Small Shakespeare World

So, I’m trying to get the family to Disney World this year.  We’ve been in the past, but it’s a whole thing where my girls were old enough to remember it but the boy wasn’t, so we’d like to get back for a trip where it’s more about him and he’s not just the one being pushed around in a stroller.

Not a Mouse StirringBut I digress.  Helping us set up the trip is a travel agent who turns out to be a friend of my in-laws.  In fact I may even have met her at a random gathering at one point or another, but it’s not like we see or speak regularly.

Anyway, the other day during the snow storm I’m working from home when my daughter comes into my office and says, “Did you know about a new teen Shakespeare program coming to town?”

“No,” I say, “And I’m surprised I didn’t hear about it sooner? Where did you hear this, what’s the details? Wait, are you talking about Rebel Shakespeare?”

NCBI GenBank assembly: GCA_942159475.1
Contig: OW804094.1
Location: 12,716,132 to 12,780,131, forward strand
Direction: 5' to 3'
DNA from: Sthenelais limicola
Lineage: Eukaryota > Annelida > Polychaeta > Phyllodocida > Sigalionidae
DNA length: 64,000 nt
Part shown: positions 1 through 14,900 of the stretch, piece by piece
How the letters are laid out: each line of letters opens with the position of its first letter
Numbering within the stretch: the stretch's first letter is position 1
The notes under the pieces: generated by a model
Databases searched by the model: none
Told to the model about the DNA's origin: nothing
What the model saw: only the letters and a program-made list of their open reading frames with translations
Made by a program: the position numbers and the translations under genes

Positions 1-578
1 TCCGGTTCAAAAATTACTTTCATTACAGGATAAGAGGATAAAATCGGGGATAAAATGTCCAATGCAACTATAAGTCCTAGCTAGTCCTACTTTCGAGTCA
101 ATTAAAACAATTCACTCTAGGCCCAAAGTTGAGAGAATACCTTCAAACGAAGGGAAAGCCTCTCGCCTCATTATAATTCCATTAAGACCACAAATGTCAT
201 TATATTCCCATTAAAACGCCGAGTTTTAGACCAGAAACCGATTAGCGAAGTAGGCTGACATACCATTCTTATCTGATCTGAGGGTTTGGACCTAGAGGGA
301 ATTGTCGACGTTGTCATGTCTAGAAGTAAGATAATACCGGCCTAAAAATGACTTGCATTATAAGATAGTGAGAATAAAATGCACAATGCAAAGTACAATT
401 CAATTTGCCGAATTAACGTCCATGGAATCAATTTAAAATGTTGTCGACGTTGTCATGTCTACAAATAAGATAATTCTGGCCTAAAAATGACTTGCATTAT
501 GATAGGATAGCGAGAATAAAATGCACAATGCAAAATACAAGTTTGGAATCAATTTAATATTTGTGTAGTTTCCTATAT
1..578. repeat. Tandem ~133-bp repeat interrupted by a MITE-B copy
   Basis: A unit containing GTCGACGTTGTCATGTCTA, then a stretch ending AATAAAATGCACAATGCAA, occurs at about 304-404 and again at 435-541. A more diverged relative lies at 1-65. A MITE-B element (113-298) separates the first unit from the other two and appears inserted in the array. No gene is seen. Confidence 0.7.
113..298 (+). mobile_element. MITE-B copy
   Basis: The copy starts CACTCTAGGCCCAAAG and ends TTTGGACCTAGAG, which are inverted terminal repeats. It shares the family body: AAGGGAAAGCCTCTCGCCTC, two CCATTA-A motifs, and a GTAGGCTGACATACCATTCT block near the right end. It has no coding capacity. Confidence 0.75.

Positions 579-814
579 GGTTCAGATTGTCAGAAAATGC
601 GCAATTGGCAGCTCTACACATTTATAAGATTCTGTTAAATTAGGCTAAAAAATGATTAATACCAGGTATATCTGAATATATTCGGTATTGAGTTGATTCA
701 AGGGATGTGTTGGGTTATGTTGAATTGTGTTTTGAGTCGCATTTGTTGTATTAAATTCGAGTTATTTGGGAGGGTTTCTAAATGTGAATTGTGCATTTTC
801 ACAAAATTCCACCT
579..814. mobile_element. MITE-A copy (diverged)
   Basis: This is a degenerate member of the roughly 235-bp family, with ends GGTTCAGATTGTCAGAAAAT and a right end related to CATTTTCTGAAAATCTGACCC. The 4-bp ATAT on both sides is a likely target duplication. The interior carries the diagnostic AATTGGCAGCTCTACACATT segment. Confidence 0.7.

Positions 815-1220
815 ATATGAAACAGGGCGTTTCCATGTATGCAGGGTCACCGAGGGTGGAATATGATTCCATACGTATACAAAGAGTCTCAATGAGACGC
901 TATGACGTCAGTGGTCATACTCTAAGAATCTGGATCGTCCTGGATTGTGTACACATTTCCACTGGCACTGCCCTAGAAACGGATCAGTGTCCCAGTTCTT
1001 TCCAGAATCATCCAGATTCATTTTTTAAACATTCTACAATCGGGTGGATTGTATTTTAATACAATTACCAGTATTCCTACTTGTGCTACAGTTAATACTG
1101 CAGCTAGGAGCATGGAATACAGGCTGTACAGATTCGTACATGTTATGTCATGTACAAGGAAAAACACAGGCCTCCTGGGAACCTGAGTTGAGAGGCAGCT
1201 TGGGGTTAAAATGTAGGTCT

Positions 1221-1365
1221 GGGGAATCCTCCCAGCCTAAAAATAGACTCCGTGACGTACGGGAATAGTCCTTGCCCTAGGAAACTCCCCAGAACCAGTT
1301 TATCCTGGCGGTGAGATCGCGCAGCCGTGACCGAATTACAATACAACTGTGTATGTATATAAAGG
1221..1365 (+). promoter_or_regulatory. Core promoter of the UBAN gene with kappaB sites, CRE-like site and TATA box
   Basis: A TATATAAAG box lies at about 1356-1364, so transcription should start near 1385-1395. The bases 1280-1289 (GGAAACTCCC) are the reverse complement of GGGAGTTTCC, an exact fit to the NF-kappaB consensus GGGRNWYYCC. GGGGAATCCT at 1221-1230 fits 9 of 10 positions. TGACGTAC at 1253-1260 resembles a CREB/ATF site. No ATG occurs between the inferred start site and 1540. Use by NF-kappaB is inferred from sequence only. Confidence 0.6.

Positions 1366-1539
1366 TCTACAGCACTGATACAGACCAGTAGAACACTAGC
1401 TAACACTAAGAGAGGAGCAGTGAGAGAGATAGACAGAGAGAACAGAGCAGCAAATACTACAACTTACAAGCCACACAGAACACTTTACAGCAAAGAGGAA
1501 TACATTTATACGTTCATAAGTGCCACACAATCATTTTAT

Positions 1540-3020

“I think that was the name.”

“Honey you’ve been to a number of their shows.  They’re not new.”

I’ve been writing about Rebel Shakespeare for years. They’re a children’s Shakespeare group from a couple of towns over that’s been running for something like thirty years. We try to get to their shows when we can, and I even helped organize getting them to do a show in my own town.

Unfortunately this year their founder had to retire, and for a little while we thought they were done. But a bunch of parents and former participants have taken it over, and Rebel Shakespeare lives again!  So I figured that’s what my daughter was talking about, that one of their new marketing links.

Then she tells me that our new travel agent, who my wife is friends with on Facebook, posted it.

It just got interesting.

It turns out that her son has been part of that group for the last five years!  I may even have seen him perform, we’d have to sit down and compare notes.

I told them all about us (“Next time you’re with them, if the name Shakespeare Geek comes up, they’re talking about me.”) and they seemed quite excited to join our little family. In fact, they may be reading right now.  So, hi there 🙂 Welcome!